In “Judging the ‘Minnesota men,'” I wrote about Judge Michael Davis’s experimental sentencing program in the Minnesota ISIS wannabe cases. Based on Andy McCarthy’s comments on the program (quoted in the article), I’m skeptical of it. Yet I like and respect Judge Davis. He has capably handled the Somali terrorism cases for several years now. I think it’s fair to say that he doesn’t suffer fools gladly. (The thumbnail photograph on the home page is of Judge Davis.)
In 2015 ten cases were filed against “Minnesota men” based on their efforts to recruit and/or join ISIS. Four of the ten defendants have pleaded guilty to various charges, while five cases are set for trial before Judge Davis on May 9. The cases of the four who have pleaded guilty are subject to the experimental sentencing program that Judge Davis has adopted.
With trial impending, defendant Hamza Ahmed sought to substitute Minneapolis attorney Mitchell Robinson for his court-appointed counsel. The Star Tribune reports that Judge Davis has now denied the defendant’s motion. The Star Tribune story prompted me to look up Judge Davis’s order on the court’s electronic filing system. It adds some interesting details.
In the March 21 order denying the motion, Judge Davis summarizes his decision as follows: “The Court will not allow the substitution of an attorney in this matter and at this late date who has been publicly reprimanded for ineffective assistance of counsel in a serious criminal matter, that resulted in his client serving nine years of a sentence that was later vacated.”
The Star Tribune reports Judge Davis’s decision this way:
Davis said the swap would “delay the trial or other progress of the case.”
Davis noted that Robinson has been reprimanded by the Minnesota Supreme Court and did not disclose it to Ahmed or his family.
And in a drug case in Texas, Davis concluded, Robinson’s client served nine years in federal prison before a judge granted a new trial, citing Robinson’s lack of preparation and failure to present exculpatory evidence. A judge wound up vacating the client’s sentence.
In his order Judge Davis had a bit more to say about Robinson’s reprimand by the Minnesota Supreme Court:
The Court also inquired of Mr. Robinson of whether he had informed the Defendant that he had recently been publicly reprimanded by the Minnesota Supreme Court for failing to competently and diligently represent and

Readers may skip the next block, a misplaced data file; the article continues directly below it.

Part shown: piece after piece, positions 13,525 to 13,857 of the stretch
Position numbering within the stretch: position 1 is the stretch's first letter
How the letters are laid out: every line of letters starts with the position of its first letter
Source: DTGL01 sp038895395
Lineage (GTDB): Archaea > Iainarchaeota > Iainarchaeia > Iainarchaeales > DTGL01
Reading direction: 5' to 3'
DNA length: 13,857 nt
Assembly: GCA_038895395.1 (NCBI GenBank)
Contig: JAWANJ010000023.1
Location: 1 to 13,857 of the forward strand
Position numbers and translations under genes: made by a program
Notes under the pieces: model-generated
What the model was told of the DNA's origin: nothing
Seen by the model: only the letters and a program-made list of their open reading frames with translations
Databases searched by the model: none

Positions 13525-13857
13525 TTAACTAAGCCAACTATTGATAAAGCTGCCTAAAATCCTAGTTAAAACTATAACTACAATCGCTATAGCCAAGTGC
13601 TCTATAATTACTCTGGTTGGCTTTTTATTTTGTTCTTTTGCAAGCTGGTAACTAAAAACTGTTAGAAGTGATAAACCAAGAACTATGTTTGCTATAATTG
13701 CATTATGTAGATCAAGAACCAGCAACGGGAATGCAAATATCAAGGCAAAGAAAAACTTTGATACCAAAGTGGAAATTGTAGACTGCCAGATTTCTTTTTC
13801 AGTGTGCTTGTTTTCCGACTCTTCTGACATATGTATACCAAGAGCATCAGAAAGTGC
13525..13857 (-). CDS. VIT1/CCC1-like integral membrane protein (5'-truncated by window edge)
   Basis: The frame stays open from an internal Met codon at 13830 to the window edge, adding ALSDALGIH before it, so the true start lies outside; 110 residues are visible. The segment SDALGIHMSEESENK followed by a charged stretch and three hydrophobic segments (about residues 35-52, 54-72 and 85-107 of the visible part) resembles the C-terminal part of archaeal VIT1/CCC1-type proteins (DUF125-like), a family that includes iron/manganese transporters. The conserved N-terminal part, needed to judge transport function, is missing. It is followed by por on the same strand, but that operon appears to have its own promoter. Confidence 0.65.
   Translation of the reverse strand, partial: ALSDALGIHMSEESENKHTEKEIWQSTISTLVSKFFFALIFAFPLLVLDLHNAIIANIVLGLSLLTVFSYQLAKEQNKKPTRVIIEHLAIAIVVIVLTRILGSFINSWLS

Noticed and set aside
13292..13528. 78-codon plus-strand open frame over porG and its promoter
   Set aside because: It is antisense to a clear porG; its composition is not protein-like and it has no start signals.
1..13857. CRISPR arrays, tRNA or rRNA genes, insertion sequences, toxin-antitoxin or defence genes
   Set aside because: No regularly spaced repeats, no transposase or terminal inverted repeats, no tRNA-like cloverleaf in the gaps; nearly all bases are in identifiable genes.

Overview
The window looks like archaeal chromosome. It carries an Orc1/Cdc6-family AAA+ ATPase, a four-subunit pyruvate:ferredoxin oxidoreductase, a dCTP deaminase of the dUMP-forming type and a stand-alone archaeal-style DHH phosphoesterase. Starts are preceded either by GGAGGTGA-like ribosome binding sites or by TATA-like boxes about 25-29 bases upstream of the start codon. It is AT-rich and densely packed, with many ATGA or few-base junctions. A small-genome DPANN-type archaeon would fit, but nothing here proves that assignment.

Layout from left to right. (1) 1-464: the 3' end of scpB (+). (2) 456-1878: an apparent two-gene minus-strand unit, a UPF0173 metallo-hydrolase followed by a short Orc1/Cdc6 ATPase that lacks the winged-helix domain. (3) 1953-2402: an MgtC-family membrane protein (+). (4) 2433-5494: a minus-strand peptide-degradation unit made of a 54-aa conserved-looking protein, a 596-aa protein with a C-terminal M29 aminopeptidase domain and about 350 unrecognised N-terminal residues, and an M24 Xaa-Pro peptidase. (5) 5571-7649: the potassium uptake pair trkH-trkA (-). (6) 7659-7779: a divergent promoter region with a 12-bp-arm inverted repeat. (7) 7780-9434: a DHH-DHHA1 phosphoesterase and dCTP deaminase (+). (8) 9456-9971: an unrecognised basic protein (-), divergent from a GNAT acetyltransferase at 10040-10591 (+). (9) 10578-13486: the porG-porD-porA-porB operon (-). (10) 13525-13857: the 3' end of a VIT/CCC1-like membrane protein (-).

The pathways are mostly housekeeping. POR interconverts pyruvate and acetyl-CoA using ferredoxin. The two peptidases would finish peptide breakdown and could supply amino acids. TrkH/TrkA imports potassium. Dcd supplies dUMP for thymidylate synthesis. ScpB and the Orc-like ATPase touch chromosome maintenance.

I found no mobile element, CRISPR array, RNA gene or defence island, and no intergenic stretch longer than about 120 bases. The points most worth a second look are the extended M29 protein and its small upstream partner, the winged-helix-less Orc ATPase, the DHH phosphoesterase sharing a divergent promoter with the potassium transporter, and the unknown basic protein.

communicate with a client in a criminal matter and for failing to diligently represent and communicate with a client in an immigration matter. Mr. Robinson replied that he had not informed the Defendant of such fact. This causes the Court great concern as the Order issuing the public reprimand of Mr. Robinson issued by the Minnesota Supreme Court does not give the public notice of the severity of the underlying conduct.
The criminal case involved Robinson’s ineffective assistance of counsel in a case summarized in detail by the St. Paul Pioneer Press here. Judge Davis’s order states (footnote omitted):
The criminal matter…involved a criminal case tried in the Western District of Texas. Mr. Robinson represented Maria Hernandez at her trial on multiple drug offenses, which resulted in guilty verdicts for which she was sentenced to 204 months in prison. Her habeas petition was later granted and a new trial ordered based on ineffective assistance of counsel in that Mr. Robinson had engaged in no pretrial preparation and conducted no investigation on behalf of his client. At the time she was granted habeas relief, Ms. Hernandez had already served nine years of her sentence.
Here the Star Tribune draws on the Judge Davis’s order recounting the substitution hearing:
At a hearing Friday [March 17] in Minneapolis, Davis questioned Ahmed about his reasons and queried Robinson about his preparation for the terror-recruitment trial.
Ahmed told Davis that he had no irreconcilable conflicts or breakdown of communications with Murray, his lawyer since February 2015.
When asked by Davis if he had reviewed the discovery in the case — which includes roughly 28,000 pages of documents and more than 700 video files — Robinson only said “he believed the facts were straightforward and that he didn’t see it as an extraordinarily complicated case.”
In his order, Judge Davis drily observes: “[Robinson] did not affirmatively state that he had reviewed all of the discovery.” In the following paragraph he adds: “The Court further inquired of Mr. Robinson whether he had experience trying complex criminal cases, and he was not able to provide any clear example other than a criminal case he tried in 1999 that involved charges of conspiracy, false statements and false tax returns.”
Back to the Star Tribune story:
Davis questioned whether Robinson even planned to try Ahmed’s case, citing a retainer agreement that did not include trial fees.
Davis wrote Monday that he hoped his order would shed light on the issue of defendants repeatedly “retaining private attorneys that charge high fees and who have little or no experience, or have been disciplined by the court.”
Robinson told reporters Friday that Ahmed’s family sought his representation because they weren’t eager to go to trial and hoped he would negotiate a deal. In the Texas case that resulted in a reprimand, Robinson admitted that he didn’t think he needed to conduct any pretrial investigation because he thought the government was not going to proceed with trial.
All things considered, I’m guessing that Mr. Robinson probably regrets his having agreed to undertake Ahmed’s representation.